FAAH Inhibitor Improves Function of Inflamed Bladders by Modulation of Anandamide and Palmitoylethanolamide
Introduction: We aim to study the effect of fatty acid amide hydrolase (FAAH) blockade on bladder hyperactivity and on fatty acid amides levels during cystitis.
Material and Methods: Cystitis was induced in female Wistar rats using 5 mg/mL lipopolysaccharide (LPS). Control group were intravesical instilled with saline. LPS and control groups received intravenously (caudal vein) during cystometry: URB 937 (URB; FAAH antagonist) in doses of 0.007, 0.07, 0.7 and 7 mg/kg (cumulative, with 10 minutes interval). Using the maximal effective dose of URB (0.7 mg/kg, see below) animals received 10 uM MJ15 (CB1 receptor antagonist) or 0.3 mg SR144528 /kg (SR; CB2 receptor antagonist). At dose of 7 mg/kg, animals receive 1.4 μg SB366791/kg (SB; TRPV1 antagonist). Control and inflamed (without and with 0.7 and 7 mg/kg URB) group were euthanized and the bladder was harvested for the determination of anandamide (AEA) and palmitoylethanolamide (PEA) by mass spectrometry.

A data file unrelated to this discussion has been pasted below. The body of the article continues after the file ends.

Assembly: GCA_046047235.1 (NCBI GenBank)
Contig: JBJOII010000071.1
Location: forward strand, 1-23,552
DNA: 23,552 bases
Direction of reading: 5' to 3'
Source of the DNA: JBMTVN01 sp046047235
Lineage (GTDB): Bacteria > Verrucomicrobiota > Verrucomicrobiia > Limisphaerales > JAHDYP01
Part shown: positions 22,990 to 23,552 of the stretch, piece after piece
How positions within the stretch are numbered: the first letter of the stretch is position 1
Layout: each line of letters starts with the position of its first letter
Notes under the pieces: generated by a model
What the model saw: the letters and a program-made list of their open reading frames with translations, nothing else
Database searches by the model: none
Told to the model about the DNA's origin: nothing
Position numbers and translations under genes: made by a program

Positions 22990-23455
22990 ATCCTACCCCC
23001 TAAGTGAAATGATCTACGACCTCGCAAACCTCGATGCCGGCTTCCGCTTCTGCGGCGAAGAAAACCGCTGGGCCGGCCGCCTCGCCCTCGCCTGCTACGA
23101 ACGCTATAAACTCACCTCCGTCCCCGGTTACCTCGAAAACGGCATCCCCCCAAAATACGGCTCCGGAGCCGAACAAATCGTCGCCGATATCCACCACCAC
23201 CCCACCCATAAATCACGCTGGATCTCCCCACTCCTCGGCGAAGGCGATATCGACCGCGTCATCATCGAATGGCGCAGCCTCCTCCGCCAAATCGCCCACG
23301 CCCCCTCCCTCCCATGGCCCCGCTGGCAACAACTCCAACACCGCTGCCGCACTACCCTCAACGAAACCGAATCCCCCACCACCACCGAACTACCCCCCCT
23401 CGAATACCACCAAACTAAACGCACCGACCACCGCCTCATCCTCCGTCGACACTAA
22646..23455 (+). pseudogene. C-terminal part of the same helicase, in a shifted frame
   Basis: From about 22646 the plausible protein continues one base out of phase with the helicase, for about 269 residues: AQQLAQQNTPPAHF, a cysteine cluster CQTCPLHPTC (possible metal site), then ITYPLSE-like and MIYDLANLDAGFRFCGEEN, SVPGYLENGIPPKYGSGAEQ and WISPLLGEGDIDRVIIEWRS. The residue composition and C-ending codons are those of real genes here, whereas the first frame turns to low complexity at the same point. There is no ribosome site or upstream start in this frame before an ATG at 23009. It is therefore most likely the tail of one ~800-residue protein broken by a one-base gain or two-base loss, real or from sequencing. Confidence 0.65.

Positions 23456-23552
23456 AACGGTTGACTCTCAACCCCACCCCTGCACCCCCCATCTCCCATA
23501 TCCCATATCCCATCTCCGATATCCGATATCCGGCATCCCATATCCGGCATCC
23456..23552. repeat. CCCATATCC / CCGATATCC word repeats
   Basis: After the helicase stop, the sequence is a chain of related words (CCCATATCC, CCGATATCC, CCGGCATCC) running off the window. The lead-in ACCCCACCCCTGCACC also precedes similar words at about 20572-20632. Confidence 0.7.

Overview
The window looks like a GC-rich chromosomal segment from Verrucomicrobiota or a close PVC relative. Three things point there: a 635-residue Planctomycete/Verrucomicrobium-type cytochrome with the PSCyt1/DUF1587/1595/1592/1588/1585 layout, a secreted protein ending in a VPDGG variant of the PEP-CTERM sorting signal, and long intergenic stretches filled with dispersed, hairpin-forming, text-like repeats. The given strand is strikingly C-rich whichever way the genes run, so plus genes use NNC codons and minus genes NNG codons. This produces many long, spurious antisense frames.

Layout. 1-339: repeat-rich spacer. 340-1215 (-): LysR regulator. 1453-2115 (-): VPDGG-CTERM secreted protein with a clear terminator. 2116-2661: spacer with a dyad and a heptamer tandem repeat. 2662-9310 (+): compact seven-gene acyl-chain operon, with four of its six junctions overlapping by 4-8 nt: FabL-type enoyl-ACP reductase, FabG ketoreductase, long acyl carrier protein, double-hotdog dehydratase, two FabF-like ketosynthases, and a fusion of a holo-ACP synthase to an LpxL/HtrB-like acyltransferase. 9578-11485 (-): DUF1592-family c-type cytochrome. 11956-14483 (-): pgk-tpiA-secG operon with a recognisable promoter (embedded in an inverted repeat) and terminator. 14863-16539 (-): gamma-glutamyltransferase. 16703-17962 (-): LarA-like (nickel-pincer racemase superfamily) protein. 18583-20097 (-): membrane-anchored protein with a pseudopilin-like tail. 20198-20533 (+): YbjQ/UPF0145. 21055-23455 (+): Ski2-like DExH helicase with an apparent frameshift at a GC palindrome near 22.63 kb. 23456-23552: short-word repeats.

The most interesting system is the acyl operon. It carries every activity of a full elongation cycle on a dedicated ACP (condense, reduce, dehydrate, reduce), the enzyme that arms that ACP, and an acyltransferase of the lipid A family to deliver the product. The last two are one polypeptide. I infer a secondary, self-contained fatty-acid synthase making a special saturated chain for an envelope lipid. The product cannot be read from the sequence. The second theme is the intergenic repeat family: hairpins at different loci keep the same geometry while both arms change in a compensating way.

Results: Frequency of control was not changed by URB treatment at any dose. LPS increase bladder frequency. 0.007 mg and 0.07 mg URB decrease bladder frequency of LPS-inflamed rats. 0.7 URB reversed LPS-induced bladder hyperactivity. At 7 mg, URB was unable to reverse or reduce LPS-induced bladder hyperactivity. The administration of CB1, CB2 and TRPV1 antagonists did not change the frequency of voiding contractions of naïve animals. CB1 antagonist reversed the effect of 0.7 URB while TRPV1 antagonist reduced the effect of 7 URB. AEA levels increase during inflammation. Treating LPS-inflamed animals with 0.7 mg URB brought AEA levels to control levels. Treating LPS-inflamed animals with 7 mg URB did not change AEA levels, compared to LPS-inflamed animals. PEA levels decrease during inflammation. Treating LPS-inflamed animals with 0.7 mg URB brought AEA levels to control levels. Treating LPS-inflamed animals with 7 mg URB, decreased PEA levels to values similar to the ones observed in LPS- -inflamed animals.
Conclusion: During cystitis, the FAAH inhibitor raises the levels of PEA and reverses the urinary frequency by a CB1 receptor- mediated mechanism. When used in very high doses, the FAAH antagonist raises the levels of AEA and increases the urinary frequency by a TRPV1-dependent mechanism. Therefore, the choice of FAAH inhibitor dosage to be used in the clinics should consider the putative effects over the endocannabinoid levels in the system.
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